What we argued in the book bears repeating here: Students cannot learn to ask critical questions or to think conceptually about the past or about their own lives as political actors unless they have sufficient background knowledge. Without knowledge of the past, they will be lost in the present, buffeted by consumerism, pop culture, and shallow utilitarianism.

The kinds of questions asked on the test were simple, perhaps too simple. Professor Apple at one point refers to the information tested as the " 'great wisdom' largely stored in universities" and at another point suggests that we failed to reflect adequately on "whose knowledge this is." I respectfully disagree. Knowing that the Civil War occurred between 1850 and 1900 is not "the great wisdom" stored in universities, it is not elitist, and it is not the possession of any particular social class. It should be common knowledge, but only 32 percent in the national sample of high school juniors answered this question correctly. Most students did not know who Senator Joseph McCarthy was or what the "three-fifths compromise" in the Constitution was. Again, this is not "great wisdom" nor should it be the special knowledge of an elite. These are examples of the kind of background knowledge that all students need in order to think critically about the relationship between historical and contemporary issues.

Professor Apple would like to see students "empowered… by understanding the history and current struggles in their communities," but he knows very well that local history gains meaning only when seen in relation to the history of movements for social and political change and the national (and international) context in which they succeeded or failed.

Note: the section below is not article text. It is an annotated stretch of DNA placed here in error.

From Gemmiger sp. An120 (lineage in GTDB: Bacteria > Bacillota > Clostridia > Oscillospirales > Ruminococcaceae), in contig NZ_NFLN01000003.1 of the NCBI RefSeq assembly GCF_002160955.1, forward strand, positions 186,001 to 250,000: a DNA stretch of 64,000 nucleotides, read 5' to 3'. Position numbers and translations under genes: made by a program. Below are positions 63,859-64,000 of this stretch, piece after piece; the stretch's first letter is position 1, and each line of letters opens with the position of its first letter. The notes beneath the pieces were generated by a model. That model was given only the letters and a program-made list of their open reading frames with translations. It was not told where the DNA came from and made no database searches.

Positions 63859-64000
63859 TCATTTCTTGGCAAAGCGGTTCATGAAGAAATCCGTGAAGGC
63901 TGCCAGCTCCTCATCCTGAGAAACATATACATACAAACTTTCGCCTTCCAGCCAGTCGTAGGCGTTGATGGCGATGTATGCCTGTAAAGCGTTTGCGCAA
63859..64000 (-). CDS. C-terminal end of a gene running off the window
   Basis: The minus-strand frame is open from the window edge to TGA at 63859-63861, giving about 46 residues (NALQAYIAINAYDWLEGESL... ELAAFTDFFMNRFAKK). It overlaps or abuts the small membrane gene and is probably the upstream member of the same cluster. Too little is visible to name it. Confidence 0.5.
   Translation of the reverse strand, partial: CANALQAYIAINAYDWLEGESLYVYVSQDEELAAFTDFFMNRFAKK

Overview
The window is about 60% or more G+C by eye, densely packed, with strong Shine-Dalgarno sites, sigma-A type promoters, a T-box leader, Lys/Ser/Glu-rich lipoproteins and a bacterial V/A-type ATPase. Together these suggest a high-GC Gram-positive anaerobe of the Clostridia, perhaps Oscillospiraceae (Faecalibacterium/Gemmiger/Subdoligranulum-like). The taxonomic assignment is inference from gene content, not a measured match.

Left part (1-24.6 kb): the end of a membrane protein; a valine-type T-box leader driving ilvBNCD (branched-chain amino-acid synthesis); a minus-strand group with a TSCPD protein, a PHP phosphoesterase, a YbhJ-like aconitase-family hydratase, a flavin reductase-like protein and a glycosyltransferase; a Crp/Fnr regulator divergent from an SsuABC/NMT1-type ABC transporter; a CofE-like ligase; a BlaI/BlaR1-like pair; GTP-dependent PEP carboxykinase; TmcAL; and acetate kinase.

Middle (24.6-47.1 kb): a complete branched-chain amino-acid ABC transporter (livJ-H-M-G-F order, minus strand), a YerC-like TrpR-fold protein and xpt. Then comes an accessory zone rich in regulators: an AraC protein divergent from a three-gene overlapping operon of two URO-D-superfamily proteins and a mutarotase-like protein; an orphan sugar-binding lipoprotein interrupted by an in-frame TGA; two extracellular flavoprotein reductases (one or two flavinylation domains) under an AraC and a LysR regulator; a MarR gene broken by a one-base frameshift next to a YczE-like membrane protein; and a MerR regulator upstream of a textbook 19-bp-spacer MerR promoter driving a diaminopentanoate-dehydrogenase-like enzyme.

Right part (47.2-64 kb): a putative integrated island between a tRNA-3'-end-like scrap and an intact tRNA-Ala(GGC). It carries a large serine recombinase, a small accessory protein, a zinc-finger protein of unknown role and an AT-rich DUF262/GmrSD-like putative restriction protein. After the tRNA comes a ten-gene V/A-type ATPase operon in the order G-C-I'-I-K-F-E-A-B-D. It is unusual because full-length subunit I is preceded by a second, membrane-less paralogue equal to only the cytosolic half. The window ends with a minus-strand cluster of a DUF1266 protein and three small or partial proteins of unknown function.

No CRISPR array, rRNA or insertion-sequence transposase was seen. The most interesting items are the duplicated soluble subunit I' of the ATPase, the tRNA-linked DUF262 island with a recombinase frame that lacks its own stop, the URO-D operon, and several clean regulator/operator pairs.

The assessment does not make a grand and authoritative determination of "what knowledge is of most worth." In the history portion, the questions aimed to test what was found in the most widely adopted American history textbooks. Students were tested on what they had presumably been taught. To test them on what they had not been taught would make little sense. We hope that future assessments will find ways other than multiple-choice questions to test knowledge; we are well aware of their limitations and aware too that better methods will probe for deeper levels of understanding.

Professor Apple observes that "it would be essential to know who served" on the panels that designed the test objectives. He is correct, which is why the members of the learning area committees are listed on page 24 of the book. The history panel included Stephan Thernstrom of Harvard, Henry Drewry of Princeton, and three social studies professionals. Neither my co-author nor I knew then (or now) the ideology or politics of the panel members

The test does not establish a canon of cultural knowledge. Every additional administration of the history assessment (another was given in the spring of 1988) will add new questions and new areas of content. Whatever the content, it will still remain necessary for students to have a sound grasp of chronology and geography, if they are to have any understanding of deeper issues in history.

I hope that the National Assessment of Educational Progress (NAEP) will invite Professor Apple, Vincent Harding, and Robert Heilbroner to serve as members of a learning area committee so that they can help shape the test objectives for future history assessments.



Cite This Article as: Teachers College Record Volume 90 Number 1, 1988, p. 128-130
https://www.tcrecord.org ID Number: 10456, Date Accessed: 10/26/2021 5:51:38 PM